How to reduce the risk in holding traditional employee stock options
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How to reduce the risk in holding traditional employee stock options

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Employee stock options have a value when granted and until they expire. That value increases as the stock increases in value. This presentation explains why early exercise, sell stock and......

Employee stock options have a value when granted and until they expire. That value increases as the stock increases in value. This presentation explains why early exercise, sell stock and "diversified" is worthless, when risk reduction is considered. Top executives hold their ESOs to near expiration and never make early exercises since they understand the penalties of doing so. To reduce risk and taxes sell calls or buy puts. Its the only efficient way.

www.truthinoptions.net
www.qqoption.com

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  • 1. How toReduce the risk of holdingEmployee Stock Options Efficiently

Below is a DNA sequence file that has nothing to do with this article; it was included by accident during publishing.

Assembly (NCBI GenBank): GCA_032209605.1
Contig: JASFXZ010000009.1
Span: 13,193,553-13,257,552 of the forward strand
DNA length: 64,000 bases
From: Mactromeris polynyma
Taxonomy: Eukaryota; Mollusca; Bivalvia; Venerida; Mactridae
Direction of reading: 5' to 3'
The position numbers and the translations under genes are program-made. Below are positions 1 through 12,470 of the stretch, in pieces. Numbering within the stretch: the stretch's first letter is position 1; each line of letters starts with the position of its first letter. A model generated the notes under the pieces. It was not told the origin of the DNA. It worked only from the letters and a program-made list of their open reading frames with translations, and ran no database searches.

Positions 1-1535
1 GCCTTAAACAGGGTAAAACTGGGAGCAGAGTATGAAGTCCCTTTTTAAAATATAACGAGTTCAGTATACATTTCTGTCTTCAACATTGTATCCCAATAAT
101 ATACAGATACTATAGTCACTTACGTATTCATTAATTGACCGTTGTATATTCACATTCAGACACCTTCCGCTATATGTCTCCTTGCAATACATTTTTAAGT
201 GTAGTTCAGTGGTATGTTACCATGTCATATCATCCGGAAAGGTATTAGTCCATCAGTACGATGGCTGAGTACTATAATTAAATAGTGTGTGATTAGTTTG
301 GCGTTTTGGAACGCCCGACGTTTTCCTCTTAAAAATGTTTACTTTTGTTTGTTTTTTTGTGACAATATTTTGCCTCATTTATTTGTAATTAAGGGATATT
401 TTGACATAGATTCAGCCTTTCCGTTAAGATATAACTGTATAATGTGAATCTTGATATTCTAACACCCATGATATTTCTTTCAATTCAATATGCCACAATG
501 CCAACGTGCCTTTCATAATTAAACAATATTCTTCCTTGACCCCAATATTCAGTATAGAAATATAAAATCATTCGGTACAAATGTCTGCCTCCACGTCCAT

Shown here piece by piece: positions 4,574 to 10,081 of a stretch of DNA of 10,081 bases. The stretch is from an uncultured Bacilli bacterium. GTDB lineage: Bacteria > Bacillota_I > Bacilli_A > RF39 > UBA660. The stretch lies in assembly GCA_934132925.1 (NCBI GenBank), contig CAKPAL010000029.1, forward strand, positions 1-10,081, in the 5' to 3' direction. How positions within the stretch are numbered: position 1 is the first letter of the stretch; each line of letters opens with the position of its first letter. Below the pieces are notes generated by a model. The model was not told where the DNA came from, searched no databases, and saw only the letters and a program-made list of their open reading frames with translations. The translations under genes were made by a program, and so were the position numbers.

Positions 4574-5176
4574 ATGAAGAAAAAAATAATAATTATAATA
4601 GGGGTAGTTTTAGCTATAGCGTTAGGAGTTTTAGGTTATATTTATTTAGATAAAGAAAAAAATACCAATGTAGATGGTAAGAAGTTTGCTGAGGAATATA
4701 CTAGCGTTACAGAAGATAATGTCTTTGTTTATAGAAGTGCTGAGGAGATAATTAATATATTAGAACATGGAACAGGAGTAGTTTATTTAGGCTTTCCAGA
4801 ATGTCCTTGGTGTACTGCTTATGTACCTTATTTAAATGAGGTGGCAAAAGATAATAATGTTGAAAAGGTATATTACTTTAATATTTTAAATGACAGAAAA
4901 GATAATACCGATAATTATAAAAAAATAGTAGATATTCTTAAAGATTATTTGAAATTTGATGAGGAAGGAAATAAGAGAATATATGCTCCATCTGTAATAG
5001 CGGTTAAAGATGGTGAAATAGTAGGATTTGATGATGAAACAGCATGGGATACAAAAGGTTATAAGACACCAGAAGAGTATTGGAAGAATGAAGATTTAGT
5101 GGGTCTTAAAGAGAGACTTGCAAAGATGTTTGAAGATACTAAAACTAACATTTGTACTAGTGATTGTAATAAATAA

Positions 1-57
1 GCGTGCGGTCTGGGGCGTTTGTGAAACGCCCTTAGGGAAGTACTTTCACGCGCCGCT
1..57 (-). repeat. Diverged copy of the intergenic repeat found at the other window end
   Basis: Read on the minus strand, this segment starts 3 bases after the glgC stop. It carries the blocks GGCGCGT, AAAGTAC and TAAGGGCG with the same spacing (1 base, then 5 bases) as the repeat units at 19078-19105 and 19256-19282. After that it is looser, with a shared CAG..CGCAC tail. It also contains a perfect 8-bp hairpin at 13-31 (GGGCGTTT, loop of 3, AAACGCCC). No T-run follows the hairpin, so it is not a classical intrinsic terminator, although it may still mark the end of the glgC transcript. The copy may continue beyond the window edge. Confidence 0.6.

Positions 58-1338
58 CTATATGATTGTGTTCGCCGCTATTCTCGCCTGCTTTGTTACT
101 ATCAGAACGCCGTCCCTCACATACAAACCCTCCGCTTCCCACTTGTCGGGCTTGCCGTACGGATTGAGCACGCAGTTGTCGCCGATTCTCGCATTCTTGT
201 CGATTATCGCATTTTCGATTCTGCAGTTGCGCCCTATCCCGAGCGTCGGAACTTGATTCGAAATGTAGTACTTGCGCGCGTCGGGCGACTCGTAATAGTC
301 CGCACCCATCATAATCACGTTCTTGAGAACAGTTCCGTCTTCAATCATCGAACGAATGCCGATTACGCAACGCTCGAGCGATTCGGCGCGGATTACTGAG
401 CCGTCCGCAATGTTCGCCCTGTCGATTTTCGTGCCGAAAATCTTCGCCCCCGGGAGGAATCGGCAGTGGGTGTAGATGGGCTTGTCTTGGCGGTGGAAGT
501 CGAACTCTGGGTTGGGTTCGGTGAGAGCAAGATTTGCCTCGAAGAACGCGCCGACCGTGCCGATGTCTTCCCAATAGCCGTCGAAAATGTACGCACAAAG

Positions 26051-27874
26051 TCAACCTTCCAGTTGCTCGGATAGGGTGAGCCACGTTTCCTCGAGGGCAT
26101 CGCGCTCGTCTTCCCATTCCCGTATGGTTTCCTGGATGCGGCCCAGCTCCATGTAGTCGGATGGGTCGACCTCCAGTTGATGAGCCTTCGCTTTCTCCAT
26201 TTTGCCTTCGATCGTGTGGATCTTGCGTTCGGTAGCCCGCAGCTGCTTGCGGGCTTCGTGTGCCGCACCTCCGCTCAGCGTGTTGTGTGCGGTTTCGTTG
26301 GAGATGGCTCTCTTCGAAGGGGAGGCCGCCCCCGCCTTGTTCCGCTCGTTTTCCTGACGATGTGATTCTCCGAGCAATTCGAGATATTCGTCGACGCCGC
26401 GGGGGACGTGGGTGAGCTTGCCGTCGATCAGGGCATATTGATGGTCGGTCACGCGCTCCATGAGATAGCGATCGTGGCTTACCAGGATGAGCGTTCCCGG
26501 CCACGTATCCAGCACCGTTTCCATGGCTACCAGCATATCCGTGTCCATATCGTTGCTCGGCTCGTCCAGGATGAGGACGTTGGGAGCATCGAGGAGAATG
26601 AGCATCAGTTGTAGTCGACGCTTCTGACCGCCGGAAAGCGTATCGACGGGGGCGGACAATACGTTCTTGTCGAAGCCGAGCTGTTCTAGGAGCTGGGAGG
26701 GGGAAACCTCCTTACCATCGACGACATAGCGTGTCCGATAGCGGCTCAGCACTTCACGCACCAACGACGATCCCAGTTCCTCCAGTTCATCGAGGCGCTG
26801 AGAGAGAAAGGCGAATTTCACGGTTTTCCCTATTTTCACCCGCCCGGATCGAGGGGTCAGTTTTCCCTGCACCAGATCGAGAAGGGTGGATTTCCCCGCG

• 2. If you own a substantial amount of vested employee stock options andwant to reduce risk of holding appreciated ESOs, there is only oneefficient way to do it. That is to sell (i.e. write) exchanged traded callsand perhaps buy a number of puts when the ESOs are most risky.Making early exercises, selling the stock and “diversify” has largepenalties and is essentially a bet against the company and a bet on thebroad market (i.e. if you diversify into the S&P 500 for example). Thoselarge penalties are in the form of forfeited “time value” and thepenalties of paying an early tax. The only time it is justified is whenthere is little or no “time value” and ex-dividend day approaches.However, no major wealth managers advise efficient risk reductionbecause that strategy raises the costs to the company/employer anddelays cash flows to the company. Efficient management of ESOs bythe employee also delays and perhaps reduces future Assets UnderManagement to the wealth managers.I know of no organization in the equity compensation arena thatpromotes efficient management of vested ESOs. In fact theydeliberately promote the highly penalized early exercise, sell anddiversify strategy. Why? They are certainly not promoting the interestsof the employees. Do they not understand what they are doing? I thinkthey know that they are choosing to help the company and the wealthmanagers at the expense of the employees.Below illustrates the large penalties of early exercises to theemployees which benefits the employer accordingly.